Public health officials are asking Canadians to practice physical (social) distancing as a key tool in the containment of COVID-19. Why is this and what are the implications? 

Professor Shannon Majowicz of the School of Public Health and Health Systems explains why and how this method is effective.

What happens if we don’t practice physical distancing?

Things will get very bad – very, very quickly. COVID-19 is a serious issue – one of the most serious diseases we’ve faced in our lifetimes, and it demands our attention and action. 

Everyone is vulnerable. If we don’t all do our part, and work together to enact the recommended public health measures now and fully, COVID-19 will continue to grow in Canada, at an exponential rate, meaning that we could go from where we are now (just starting to see its impacts) to where places like Italy are (an overwhelmed and collapsing health system) in a distressingly short amount of time. 

What is the science behind physical distancing?

This virus is spread by people, and a main driver of how it has -- and will -- spread is our actions and behaviours. The virus requires contact between people to spread. Physical distancing, if we all do it and do it well, removes that contact by creating a gap between people that the virus can’t jump.  

This distancing isn’t just for people who are sick! People who are well can still be a jumping point for the virus to move from one of us to another. This is why all of us, regardless of how we’re feeling, need to practice physical distancing.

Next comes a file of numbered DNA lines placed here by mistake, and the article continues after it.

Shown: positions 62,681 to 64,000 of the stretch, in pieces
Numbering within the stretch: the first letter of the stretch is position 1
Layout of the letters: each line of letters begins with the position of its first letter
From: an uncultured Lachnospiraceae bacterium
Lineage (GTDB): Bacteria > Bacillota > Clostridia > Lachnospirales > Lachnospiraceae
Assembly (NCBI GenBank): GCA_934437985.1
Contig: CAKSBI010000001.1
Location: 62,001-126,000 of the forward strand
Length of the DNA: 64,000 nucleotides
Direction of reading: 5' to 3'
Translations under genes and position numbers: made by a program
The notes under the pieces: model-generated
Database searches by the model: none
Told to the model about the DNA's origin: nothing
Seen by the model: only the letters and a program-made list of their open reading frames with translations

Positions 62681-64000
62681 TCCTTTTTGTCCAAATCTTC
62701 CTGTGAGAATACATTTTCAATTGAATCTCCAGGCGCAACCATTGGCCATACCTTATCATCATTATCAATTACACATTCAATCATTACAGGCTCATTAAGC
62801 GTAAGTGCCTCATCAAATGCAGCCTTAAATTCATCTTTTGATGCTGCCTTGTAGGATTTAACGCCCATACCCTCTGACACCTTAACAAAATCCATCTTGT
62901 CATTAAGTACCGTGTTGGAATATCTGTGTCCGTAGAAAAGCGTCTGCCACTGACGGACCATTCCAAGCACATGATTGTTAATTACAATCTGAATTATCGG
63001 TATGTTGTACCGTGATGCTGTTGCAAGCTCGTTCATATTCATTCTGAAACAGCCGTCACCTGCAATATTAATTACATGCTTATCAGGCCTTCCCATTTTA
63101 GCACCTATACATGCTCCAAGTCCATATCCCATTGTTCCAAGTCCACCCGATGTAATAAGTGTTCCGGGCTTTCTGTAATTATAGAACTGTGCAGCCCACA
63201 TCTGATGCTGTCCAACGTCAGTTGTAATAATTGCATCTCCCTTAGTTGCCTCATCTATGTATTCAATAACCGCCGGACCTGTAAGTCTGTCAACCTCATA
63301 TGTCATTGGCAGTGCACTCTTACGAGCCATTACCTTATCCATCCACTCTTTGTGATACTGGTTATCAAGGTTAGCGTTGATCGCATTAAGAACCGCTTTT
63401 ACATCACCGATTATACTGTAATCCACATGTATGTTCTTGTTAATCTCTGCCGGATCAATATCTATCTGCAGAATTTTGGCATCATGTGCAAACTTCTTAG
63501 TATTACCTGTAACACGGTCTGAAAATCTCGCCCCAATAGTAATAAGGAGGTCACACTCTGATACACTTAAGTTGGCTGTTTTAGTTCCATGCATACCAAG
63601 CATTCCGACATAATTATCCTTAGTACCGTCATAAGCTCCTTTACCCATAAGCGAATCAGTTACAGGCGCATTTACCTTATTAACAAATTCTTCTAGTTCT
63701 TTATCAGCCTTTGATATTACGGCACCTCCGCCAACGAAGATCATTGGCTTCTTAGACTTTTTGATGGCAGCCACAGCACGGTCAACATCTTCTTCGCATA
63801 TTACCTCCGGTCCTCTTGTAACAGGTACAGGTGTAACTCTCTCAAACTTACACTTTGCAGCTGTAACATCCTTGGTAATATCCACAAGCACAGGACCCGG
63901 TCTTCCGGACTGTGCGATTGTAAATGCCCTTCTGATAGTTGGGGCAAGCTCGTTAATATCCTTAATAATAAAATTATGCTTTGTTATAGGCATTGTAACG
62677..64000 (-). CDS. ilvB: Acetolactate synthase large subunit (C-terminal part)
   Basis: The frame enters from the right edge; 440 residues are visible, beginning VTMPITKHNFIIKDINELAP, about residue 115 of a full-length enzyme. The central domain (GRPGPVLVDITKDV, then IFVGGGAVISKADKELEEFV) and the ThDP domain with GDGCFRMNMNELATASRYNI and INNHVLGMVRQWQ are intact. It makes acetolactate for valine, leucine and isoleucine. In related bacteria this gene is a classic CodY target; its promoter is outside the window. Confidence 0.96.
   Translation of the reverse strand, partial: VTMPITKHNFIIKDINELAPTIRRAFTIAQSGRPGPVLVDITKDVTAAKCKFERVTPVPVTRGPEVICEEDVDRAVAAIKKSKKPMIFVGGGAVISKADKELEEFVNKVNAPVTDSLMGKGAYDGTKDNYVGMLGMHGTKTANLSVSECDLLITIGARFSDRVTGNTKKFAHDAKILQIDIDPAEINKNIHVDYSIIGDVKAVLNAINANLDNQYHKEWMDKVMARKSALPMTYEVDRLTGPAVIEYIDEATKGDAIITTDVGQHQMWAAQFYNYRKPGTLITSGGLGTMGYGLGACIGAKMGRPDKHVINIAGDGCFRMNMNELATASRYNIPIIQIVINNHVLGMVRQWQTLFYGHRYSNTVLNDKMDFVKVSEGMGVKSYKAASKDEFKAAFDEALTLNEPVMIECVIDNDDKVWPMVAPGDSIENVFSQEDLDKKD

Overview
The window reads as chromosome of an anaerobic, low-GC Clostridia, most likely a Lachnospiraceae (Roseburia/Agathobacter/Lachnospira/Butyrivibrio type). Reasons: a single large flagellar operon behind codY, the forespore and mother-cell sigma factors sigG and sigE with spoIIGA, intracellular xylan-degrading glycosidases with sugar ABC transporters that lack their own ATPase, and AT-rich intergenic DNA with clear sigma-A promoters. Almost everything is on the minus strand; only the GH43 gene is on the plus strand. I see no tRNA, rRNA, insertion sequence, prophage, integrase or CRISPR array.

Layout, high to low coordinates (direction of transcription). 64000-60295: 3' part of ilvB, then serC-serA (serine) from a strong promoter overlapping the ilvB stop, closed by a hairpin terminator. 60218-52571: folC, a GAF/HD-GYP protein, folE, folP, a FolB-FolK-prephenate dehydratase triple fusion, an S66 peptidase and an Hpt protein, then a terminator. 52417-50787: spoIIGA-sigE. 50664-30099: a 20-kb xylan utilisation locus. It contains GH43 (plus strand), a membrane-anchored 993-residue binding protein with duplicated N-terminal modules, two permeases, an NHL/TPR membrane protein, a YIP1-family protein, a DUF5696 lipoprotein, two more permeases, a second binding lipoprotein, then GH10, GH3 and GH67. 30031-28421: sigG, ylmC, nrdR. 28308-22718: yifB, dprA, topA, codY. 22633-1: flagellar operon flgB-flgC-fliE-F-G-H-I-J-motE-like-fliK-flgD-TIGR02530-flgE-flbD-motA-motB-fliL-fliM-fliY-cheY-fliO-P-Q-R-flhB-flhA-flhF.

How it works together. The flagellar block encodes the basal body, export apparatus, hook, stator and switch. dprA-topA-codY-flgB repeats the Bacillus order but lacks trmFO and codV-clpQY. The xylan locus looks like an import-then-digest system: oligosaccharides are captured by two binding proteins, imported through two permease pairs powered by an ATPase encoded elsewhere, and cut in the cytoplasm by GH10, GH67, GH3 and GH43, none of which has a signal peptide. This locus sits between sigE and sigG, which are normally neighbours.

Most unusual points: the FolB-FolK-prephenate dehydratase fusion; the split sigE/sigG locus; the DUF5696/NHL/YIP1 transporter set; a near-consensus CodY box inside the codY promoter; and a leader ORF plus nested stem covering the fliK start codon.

How long will we be required to practice physical distancing?

 This is hard to know, in part because this is a new virus that we are still racing to understand.  But it is reasonable to expect we will be asked to practice physical distancing in some form until our health-care system and testing capacities can be appropriately scaled up and until we start to have effective treatments. 

Places like China, where case numbers are now starting to drop, have been at this for months. This is a marathon, not a sprint.

The University of Waterloo has a number of experts available for comment on various aspects of the COVID-19 pandemic, click here to see the up-to-date list.

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